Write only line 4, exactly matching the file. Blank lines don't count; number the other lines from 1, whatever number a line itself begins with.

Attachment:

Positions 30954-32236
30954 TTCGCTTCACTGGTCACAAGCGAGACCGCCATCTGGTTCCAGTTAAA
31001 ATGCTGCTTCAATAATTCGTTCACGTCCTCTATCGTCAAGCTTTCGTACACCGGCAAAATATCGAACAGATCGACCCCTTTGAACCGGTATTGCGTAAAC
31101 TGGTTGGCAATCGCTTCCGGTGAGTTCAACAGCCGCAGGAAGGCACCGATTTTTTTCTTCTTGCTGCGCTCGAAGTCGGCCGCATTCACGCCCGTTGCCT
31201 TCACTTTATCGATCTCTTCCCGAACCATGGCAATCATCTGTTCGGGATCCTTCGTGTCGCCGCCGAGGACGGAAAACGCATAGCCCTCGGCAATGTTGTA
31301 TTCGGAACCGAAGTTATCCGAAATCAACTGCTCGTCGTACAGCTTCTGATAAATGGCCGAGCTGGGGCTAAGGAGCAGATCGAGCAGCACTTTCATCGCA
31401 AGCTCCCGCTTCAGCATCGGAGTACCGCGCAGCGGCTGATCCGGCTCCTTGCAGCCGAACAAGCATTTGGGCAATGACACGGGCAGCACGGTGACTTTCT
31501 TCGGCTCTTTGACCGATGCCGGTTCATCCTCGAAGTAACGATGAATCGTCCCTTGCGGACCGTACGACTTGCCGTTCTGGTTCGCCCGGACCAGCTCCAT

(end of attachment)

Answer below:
31101 TGGTTGGCAATCGCTTCCGGTGAGTTCAACAGCCGCAGGAAGGCACCGATTTTTTTCTTCTTGCTGCGCTCGAAGTCGGCCGCATTCACGCCCGTTGCCT